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Such morbid fascination with containing others stems from the mounting anxiety of the United States, the world's sole superpower whose dream of global hegemony has run into intractable predicaments.

BEIJING, Sept. 26 (Xinhua) -- In recent years, the U.S. government has indulged in suppressing China, which ranges from illegal arrests of Chinese citizens and unwarranted oppression of Chinese enterprises to reckless interference in China's internal affairs and sinister attempts to form anti-China cliques.

Such morbid fascination with containing others stems from the mounting anxiety of the United States, the world's sole superpower whose dream of global hegemony has run into intractable predicaments.

America's anxiety can find its deep roots in Washington's long-standing hubris, which has been prevailing throughout the U.S. history. Since the declaration of independence in 1776, the United States has been bent on expanding its territory and influence.

After the United States' total industrial output jumped to the first place in the world in 1894, its expansion ambition has gone global. Since the end of World War II, the United States has reaped massive gains through military and financial supremacy.

With the collapse of the Soviet Union, the United States embraced its unipolar moment, and geared up to impose American-style values and democracy around the world.

From plotting "color revolutions" and promoting the "Neo-Monroe Doctrine" abroad to turning against its allies and quitting international treaties and bodies, Washington has spared no effort to defend its hegemonic status.

However, the United States is increasingly finding that its pursuit of global hegemony is encountering some serious challenges, which is mostly exemplified in its anti-pandemic debacle and the chaotic military withdrawal from Afghanistan.

As Francis Fukuyama, a senior fellow at the Freeman Spogli Institute for International Studies at Stanford University, pointed out, the long-term sources of American weakness and decline are more domestic than international.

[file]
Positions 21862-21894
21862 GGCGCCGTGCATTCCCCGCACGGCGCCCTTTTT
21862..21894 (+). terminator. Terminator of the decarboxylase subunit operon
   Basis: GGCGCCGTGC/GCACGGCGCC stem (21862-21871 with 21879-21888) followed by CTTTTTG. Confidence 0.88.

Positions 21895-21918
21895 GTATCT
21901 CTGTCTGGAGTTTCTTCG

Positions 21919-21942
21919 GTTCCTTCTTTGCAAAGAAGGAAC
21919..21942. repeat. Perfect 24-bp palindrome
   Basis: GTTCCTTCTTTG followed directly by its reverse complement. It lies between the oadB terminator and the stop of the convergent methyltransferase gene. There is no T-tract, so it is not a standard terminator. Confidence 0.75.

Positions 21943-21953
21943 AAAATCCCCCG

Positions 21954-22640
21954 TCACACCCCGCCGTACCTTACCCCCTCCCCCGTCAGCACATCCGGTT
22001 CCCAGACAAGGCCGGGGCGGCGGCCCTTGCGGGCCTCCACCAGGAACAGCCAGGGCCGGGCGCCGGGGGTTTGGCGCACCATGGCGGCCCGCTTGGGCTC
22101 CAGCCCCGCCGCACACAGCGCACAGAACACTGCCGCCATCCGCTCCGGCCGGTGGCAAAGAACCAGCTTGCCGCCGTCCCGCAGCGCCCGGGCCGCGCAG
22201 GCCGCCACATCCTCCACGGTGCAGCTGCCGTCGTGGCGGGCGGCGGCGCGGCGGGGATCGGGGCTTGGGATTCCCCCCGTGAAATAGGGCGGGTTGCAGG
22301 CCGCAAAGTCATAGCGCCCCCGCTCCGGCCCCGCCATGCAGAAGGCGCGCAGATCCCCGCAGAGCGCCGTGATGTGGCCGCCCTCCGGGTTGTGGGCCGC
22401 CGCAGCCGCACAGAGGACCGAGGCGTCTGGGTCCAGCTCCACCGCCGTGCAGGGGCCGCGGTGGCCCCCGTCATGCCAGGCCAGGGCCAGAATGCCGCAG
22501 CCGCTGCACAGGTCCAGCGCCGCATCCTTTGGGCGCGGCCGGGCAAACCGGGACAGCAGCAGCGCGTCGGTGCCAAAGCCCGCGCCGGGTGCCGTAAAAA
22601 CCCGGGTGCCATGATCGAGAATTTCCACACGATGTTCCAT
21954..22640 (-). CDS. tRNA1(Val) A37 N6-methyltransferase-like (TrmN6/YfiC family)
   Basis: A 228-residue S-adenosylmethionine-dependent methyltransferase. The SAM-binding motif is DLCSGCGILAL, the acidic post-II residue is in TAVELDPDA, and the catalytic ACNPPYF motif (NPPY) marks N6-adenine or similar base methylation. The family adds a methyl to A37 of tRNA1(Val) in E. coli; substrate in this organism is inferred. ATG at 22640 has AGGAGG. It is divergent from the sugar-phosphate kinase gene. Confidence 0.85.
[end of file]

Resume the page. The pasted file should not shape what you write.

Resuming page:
Regrettably, Washington seems to have failed to realize that. To alleviate the anxiety resulting from its own problems, Washington has been accelerating its pace of containing China.

According to a recent study from Oxford Economics, a leading global advisory firm, Americans witnessed a boom of savings during the pandemic, but most of the gains went to the wealthiest 20 percent of Americans.

What's worse, deep-rooted racism, xenophobic tendencies and extremism in the United States are spreading along with the virus, with violence against Asian immigrants surging across the country.

Meanwhile, the intensifying bipartisan struggle is tearing up the U.S. society, which severely undermines the continuity and rationality of the U.S. government's decisions.

The United States is suffering from these problems not because of China. Therefore, containing China can in no way to mitigate America's growing anxiety. Instead, containment is a double-edged sword. While containment has indeed hit some Chinese industries, but at the same time, it has increased the burden on America's domestic enterprises and ordinary people.

In the eyes of Martin Wolf, chief economics commentator at the Financial Times, "there will be much competition, but there must also be deep co-operation" between the two countries, and "containing China is not a feasible option."

The China-U.S. relationship is widely deemed as the most consequential relationship in the world. The two countries and the rest of the world will benefit from China-U.S. cooperation but suffer from their confrontation. A healthy and stable development of China-U.S. relations is not only in the fundamental interests of the two peoples, but also a common expectation of the international community.

This page is provided in cooperation with People's Daily Online.
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